you ever had the experience of an issue that keeps recycling? A recycling issue is one that keeps coming up
over and over. It could be the trust issue between marketing and legal or the
drama between your CFO and the EVP of Operations. It could also be specific issues like the
quality of one particular product that never meets expectations or one customer
that never seems satisfied.
Recycling issues are not just a professional problem; they’re personal as well. You and your wife talk over and over about her mother and every time you do an argument erupts. Your 10 year old just won’t do their homework no matter what you do. You keep recycling your own issue around exercise and weight loss.
Recycling issues sap huge amounts of energy in organizations, teams, families and leaders. Conscious leaders have learned the key to ending recycling. The key is to pay more attention to context over content. If we just pay attention to content the issue will keep coming back.
All leadership is a conversation. All conversation has content and context. Content is “what” we’re talking about and context is ”how” we’re talking about it. Content is what a video camera would capture or the transcript from inside your own head. It is the stuff that we’re fighting about, or laying awake at night thinking about or talking to our coach or therapist about.
Context is the way we are being with the conversation. To assist leaders in understanding this concept we introduce them to the idea of above and below the line. Above and below the line are contexts. When I’m above the line I’m open, curious and committed to learning. When I’m below the line I’m closed, defensive and committed to proving I’m right.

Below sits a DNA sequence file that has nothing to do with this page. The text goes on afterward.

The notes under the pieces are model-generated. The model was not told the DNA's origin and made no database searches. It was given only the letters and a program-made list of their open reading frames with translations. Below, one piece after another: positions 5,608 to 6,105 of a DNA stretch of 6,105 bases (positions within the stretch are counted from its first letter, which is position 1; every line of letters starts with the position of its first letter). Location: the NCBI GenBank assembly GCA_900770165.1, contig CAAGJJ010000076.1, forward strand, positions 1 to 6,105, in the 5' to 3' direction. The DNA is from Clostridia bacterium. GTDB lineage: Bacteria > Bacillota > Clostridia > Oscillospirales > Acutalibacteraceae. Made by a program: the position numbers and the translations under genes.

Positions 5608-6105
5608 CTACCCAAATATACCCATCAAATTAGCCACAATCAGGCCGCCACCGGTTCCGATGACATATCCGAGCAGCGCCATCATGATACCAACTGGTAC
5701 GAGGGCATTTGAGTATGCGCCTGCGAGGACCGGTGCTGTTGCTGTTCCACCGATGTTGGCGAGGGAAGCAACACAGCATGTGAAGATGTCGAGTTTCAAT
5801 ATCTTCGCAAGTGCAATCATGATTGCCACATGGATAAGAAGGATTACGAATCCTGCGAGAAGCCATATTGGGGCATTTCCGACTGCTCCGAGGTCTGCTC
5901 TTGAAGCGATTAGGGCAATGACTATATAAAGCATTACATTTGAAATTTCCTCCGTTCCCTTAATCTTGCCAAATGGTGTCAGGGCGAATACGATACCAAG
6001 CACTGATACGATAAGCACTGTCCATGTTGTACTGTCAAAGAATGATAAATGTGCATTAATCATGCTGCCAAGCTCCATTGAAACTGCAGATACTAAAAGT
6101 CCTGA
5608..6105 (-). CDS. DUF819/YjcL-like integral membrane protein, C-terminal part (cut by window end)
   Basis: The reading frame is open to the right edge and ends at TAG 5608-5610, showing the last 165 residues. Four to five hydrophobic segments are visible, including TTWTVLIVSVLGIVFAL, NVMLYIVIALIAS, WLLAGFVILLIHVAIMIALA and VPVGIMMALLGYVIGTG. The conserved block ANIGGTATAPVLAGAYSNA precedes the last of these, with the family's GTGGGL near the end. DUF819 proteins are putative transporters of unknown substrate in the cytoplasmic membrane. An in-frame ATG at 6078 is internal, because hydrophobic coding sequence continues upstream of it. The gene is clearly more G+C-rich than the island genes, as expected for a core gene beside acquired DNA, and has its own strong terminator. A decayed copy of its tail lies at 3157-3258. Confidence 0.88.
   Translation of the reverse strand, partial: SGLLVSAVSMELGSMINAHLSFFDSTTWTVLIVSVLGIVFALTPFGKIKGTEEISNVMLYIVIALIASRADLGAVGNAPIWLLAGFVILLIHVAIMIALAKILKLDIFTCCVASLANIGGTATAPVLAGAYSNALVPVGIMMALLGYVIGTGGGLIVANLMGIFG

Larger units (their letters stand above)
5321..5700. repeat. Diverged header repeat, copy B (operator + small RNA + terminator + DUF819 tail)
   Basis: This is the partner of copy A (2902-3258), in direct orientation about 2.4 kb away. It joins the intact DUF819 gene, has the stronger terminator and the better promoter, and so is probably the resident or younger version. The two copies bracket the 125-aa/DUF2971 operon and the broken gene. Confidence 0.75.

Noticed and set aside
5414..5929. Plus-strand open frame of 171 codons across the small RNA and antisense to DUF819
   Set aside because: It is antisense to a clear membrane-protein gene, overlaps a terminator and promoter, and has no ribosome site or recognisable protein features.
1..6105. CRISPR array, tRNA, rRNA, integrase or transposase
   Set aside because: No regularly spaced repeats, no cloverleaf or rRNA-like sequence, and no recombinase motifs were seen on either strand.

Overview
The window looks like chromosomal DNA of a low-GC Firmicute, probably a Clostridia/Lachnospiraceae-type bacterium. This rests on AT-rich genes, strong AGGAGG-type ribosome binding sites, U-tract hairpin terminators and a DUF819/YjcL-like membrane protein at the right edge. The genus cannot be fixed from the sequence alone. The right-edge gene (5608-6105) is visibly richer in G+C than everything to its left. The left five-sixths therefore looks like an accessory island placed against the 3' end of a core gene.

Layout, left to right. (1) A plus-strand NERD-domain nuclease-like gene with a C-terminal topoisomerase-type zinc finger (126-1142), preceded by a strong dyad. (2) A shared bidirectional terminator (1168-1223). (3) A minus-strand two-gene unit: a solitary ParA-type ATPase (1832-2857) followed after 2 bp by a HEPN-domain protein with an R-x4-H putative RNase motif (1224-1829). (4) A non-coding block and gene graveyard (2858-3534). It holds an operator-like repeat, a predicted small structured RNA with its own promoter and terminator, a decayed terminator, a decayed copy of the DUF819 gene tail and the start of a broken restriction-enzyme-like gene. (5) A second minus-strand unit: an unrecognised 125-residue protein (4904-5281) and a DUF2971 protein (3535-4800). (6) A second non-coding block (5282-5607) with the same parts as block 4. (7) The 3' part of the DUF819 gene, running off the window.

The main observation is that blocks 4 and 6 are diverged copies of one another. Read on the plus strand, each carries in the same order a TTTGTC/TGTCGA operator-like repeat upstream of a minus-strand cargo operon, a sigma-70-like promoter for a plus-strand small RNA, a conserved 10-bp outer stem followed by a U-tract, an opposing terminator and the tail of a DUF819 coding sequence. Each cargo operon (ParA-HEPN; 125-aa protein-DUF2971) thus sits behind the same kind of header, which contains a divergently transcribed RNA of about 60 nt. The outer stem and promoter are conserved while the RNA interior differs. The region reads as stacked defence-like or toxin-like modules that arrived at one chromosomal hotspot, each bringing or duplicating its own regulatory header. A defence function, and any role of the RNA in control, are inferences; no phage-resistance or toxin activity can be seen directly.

When marketing and legal teams talk about what they can and can’t say in marketing materials—that’s content. Whether their conversation is occurring with openness, curiosity and a commitment to learning or defensiveness and wanting to prove I’m right—that’s context. Great leaders pay attention to where people are speaking from and they invite people, beginning with themselves, to wake up and become conscious of context.
Whenever we’re below the line issues will keep recurring. So the first task of leadership is to invite people to identify context. The second task of leadership is to invite people to shift their context to above the line. What leaders discover in themselves and in their organizations is that as people spend more and more time above the line issues resolve themselves faster and don’t come back.
The 15 Commitments of Conscious Leadership map the territory of above and below the line. This map allows leaders and teams to become increasingly expert at identifying their current context and shifting to higher states of collaboration and creativity if they choose. One simple application of this leadership principle is if you’re paying attention to content you’re asking yourself and others:
If you’re paying attention to context the questions your asking are:
For more information on the value of paying attention to context as much as content check out our latest video.